"Don't listen to grand words: after the coronavirus pandemic, everything will be the same again soon”, some claim. Is it true? In fact, nobody knows. We live in conditions of radical uncertainty. Every prediction seems risky. I could think at least three reasons why this may in fact be the case.
The first is that after the end of a nightmare, nobody wants to think about it. We all know what happened after the previous pandemic, the Spanish Influenza of 1918 - which in turn had succeeded World War I (and which it had even rivalled in terms of number of victims): “Roaring 20s”; Crazy parties, "Anything goes", hunger for life. In Europe, Weimar Republic, Red Vienna, March on Rome. In the United States the Prohibition era and Al Capone. We also know what happened next: speculation fever, Wall Street Crash, Great Depression. Thereafter, World War II, just twenty years after the end of the previous Great War, "The War to End all Wars. "If we go back to the previous "normality" it will not be the first time. We have proved in the past to be incapable of learning from our experiences.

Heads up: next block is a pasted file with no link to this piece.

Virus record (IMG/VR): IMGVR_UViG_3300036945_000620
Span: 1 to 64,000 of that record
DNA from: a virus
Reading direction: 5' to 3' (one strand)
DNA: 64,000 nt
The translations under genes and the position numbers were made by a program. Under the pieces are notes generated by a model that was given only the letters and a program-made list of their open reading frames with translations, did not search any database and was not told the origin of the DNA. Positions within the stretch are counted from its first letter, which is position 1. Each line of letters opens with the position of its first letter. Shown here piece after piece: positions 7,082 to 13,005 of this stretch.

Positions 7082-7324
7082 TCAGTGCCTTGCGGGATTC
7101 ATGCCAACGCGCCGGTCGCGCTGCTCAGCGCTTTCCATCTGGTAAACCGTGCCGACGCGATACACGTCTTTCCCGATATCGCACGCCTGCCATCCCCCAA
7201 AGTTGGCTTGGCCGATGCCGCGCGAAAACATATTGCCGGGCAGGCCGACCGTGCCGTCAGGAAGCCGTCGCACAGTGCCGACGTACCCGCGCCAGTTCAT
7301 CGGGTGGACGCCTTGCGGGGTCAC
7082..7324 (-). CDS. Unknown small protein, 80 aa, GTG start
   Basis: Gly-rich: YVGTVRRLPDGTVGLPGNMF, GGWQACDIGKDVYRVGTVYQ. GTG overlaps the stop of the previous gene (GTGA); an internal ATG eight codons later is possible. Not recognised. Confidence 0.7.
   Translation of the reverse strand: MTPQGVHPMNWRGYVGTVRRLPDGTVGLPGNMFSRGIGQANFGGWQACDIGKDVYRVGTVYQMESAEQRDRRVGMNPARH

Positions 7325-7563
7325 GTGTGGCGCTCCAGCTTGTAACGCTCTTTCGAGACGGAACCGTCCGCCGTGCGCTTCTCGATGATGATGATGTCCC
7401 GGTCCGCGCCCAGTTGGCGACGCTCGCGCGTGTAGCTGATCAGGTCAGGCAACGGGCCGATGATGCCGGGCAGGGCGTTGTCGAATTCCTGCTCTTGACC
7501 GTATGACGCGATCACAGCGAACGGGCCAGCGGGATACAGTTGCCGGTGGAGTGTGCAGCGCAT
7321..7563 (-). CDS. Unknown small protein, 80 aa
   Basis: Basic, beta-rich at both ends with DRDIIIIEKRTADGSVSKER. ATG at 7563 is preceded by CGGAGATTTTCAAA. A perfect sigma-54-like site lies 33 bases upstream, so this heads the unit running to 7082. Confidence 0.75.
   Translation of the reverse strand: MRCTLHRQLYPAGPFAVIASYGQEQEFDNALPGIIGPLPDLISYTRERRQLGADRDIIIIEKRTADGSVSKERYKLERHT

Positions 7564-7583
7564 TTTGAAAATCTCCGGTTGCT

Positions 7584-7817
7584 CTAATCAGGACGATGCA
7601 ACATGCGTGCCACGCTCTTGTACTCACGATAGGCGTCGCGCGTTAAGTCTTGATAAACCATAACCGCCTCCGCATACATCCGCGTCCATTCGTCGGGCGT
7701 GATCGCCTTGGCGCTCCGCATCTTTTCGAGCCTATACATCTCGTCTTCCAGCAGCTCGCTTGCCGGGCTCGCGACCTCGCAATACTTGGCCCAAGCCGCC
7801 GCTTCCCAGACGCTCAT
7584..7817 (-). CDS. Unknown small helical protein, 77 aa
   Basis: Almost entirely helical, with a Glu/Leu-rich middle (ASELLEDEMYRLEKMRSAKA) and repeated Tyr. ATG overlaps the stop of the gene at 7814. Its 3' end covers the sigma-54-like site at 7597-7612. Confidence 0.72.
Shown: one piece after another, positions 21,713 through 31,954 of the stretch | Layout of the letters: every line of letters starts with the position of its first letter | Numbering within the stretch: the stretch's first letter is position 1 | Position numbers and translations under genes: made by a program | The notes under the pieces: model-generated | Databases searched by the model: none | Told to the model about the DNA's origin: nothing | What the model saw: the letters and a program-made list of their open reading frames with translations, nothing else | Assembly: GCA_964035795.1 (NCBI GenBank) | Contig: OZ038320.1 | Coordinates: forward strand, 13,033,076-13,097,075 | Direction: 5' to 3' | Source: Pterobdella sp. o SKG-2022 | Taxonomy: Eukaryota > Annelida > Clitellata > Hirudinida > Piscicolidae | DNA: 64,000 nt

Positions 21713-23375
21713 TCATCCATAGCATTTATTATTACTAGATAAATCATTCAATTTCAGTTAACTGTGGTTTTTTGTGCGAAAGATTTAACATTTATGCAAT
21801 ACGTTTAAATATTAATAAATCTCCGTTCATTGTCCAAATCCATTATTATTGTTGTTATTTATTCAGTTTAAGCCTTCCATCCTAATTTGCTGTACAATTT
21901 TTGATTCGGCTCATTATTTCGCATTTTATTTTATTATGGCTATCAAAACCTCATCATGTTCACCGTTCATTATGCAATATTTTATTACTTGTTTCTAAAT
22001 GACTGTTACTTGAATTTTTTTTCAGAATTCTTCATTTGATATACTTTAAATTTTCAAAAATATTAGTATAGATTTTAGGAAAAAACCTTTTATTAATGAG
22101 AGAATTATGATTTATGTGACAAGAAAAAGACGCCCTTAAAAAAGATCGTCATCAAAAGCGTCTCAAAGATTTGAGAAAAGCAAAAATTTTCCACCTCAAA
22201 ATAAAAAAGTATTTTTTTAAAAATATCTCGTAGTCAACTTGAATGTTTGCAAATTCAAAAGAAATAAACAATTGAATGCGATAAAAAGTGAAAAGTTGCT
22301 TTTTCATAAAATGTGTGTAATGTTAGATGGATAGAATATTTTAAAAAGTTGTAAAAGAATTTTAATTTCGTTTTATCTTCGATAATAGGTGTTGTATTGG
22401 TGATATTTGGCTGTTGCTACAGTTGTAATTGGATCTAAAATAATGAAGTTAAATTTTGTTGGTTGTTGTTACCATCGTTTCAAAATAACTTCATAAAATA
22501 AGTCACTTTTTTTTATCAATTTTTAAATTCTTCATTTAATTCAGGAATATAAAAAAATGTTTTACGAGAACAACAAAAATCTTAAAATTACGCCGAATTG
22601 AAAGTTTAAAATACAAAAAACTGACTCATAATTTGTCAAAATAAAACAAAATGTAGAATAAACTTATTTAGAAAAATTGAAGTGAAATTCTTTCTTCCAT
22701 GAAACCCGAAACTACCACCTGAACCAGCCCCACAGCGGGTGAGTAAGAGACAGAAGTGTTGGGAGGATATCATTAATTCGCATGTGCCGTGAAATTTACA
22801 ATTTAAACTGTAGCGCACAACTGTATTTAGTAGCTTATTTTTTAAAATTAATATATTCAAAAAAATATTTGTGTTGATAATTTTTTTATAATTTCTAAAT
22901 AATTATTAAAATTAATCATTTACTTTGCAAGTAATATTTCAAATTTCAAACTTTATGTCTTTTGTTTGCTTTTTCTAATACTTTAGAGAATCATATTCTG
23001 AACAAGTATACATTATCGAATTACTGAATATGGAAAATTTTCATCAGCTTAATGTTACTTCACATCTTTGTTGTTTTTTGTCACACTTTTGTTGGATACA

The second reason is the power of path dependency. We are captives of our experiences. We look to the future with the lenses of the past. Our previous decisions condition the next. One of the lessons of the Greek crisis (2010-18) is that the country was trapped in an equilibrium that was incredibly detrimental to the common interest, and at the same time incredibly stable. Low trust and the difficulty of coordinating opposing (or divergent) aspirations made it difficult to get out of the crisis. In addition, the common interest is in fact the component of various interests. Some of the various interests benefit from perpetuating the current equilibrium, and marginalize supporters of a better alternative. Finally, we often lack even the language to imagine something different from what we are familiar with. The unknown frightens us. We find it difficult to think the unthinkable. Our choices are guided by certainties of the past that have meanwhile been rendered obsolete. For example, the statements of some European finance ministers at the beginning of the pandemic brought to mind what J.M. Keynes wrote in 1936: “Practical men who believe themselves to be quite exempt from any intellectual influence, are usually the slaves of some defunct economist”.